Evol Ecol Res 14: 793-801 (2012) Full PDF if your library subscribes.
Diminishing return of investment in genetic diversity
Lars A. Bach1,2,3, Cino Pertoldi4,5, John A. Vucetich6, Volker Loeschcke7 and Per Lundberg2
1The Interacting Minds Centre, Building 1483 3rd, University of Aarhus, Aarhus, Denmark, 2Department of Theoretical Ecology, Lund University, Lund, Sweden, 3Interdisciplinary Center for Organizational Architecture, Business and Social Sciences, Aarhus, Denmark, 4Department 18/Section of Environmental Engineering, Aalborg University, Aalborg, Denmark, 5Aalborg Zoo, Aalborg, Denmark, 6School of Forest Resources and Environmental Science, Michigan Technological University, Houghton, Michigan, USA and 7Department of Bioscience, Aarhus University, Aarhus, Denmark
Correspondence: L.A. Bach, The Interacting Minds Centre, University of Aarhus, Jens Chr. Skous Vej 2 Bld. 1483, 8000 Aarhus C, Denmark. E-mail: email@example.com
Motive: Priorities in conservation management are often difficult to determine because we lack comparable biodiversity metrics. So that actions can be cost-effective, conservation decision-making and management needs such metrics.
Question: What suitable metrics can compare efforts and investments in biodiversity conservation? How can established measures of genetic diversity be combined with the economic return-of-investment paradigm?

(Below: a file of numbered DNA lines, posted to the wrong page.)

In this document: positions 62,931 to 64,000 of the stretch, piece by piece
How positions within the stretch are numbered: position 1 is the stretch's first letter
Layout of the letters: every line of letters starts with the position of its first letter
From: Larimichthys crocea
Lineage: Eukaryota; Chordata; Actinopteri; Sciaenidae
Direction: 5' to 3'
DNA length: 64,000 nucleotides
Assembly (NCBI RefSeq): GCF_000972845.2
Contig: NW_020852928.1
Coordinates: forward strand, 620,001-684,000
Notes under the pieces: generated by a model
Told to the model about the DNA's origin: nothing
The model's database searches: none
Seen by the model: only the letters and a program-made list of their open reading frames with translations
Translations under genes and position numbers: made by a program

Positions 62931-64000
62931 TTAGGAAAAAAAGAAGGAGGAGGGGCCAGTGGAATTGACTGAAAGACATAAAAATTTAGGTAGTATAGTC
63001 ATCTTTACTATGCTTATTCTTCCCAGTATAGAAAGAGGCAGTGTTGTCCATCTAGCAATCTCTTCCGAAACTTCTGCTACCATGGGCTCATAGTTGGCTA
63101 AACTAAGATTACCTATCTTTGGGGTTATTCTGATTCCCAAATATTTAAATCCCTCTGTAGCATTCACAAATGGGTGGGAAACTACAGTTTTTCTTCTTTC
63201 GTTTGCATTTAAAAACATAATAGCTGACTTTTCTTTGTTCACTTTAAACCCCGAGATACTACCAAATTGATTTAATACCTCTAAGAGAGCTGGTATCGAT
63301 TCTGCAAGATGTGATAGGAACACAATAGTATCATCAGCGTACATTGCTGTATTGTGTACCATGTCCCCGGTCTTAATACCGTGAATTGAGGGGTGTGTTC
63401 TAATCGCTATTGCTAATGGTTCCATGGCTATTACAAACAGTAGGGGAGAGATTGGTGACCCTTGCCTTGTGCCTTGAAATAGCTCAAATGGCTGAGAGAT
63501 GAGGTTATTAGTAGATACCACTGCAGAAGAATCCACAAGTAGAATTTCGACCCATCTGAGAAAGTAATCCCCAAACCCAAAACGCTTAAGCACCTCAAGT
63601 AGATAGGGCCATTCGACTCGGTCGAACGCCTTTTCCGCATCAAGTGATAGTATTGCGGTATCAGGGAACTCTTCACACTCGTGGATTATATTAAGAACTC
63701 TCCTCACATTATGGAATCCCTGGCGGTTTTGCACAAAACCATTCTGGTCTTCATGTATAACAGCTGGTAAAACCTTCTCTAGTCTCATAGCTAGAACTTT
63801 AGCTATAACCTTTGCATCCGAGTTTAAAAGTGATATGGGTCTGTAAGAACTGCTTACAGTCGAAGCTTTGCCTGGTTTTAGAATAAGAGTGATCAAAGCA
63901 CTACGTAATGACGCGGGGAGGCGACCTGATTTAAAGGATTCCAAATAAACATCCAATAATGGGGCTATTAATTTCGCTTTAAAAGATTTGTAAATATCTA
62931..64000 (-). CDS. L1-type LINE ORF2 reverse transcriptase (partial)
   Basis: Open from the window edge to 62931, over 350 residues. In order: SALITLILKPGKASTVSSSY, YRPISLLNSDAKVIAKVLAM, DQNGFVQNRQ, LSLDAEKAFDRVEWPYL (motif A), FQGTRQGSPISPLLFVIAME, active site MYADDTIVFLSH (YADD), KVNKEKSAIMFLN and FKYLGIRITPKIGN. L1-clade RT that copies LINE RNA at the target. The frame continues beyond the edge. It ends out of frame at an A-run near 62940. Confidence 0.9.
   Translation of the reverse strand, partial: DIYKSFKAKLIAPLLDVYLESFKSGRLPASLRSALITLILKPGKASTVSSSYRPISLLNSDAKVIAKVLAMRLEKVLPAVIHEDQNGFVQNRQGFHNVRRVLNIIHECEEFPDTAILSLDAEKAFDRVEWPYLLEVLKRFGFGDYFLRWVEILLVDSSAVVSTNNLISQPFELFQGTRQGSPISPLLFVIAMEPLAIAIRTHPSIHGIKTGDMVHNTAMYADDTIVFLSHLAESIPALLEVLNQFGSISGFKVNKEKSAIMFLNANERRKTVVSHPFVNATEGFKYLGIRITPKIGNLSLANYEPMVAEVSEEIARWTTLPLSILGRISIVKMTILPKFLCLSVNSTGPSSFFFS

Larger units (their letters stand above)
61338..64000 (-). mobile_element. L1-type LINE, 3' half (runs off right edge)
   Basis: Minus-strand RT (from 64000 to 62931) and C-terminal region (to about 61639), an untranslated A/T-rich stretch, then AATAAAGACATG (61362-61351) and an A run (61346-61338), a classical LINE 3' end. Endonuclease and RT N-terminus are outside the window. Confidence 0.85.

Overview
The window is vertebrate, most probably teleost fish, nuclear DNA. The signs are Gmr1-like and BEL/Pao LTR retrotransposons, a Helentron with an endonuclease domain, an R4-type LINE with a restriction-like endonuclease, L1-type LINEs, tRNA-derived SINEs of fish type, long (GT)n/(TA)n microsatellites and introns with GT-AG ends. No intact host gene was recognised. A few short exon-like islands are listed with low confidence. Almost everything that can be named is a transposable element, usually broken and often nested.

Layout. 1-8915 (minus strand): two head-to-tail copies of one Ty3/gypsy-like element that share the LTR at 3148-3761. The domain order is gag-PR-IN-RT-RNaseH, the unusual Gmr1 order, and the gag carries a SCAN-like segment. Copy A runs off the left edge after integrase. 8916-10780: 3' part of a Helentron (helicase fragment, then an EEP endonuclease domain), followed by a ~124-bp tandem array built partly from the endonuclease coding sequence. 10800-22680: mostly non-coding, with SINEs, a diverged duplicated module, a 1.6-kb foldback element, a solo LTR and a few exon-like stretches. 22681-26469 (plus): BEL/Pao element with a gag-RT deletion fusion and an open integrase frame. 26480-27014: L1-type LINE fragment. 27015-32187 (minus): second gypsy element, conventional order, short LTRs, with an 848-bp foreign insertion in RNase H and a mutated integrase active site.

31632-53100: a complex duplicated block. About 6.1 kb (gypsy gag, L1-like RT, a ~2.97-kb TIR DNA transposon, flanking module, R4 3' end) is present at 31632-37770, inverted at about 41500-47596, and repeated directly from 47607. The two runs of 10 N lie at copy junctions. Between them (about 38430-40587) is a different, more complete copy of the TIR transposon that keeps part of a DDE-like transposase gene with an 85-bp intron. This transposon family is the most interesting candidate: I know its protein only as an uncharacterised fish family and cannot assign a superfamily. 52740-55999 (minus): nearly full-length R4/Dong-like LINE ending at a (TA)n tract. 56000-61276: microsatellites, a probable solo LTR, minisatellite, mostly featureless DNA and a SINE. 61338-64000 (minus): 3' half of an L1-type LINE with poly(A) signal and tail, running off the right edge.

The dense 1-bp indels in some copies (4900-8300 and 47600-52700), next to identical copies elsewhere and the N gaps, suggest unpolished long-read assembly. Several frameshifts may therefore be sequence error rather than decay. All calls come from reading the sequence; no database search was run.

Method: Use the return-of-investment approach, which has previously been restricted to issues of species diversity. Extend it to include genetic diversity. Use Taylor’s power law to relate mean abundance, rates of genetic deterioration, and principles of return-of-investment.
Key assumptions: We can specify the relationship between cost of conservation and population size. Time-series data are available for each population. We can approximate the effective population size (Ne) of a fluctuating population as the harmonic mean population size.
Conclusion: As the financial investment in conservation increases, the estimated marginal increase in genetic diversity diminishes. One can rank actions that increase mean population size according to their associated marginal increases in genetic diversity, thus evaluating which improvements offer the most value for money.
Keywords: adaptive potential, biodiversity, conservation, diminishing returns, genetic diversity, return of investment.
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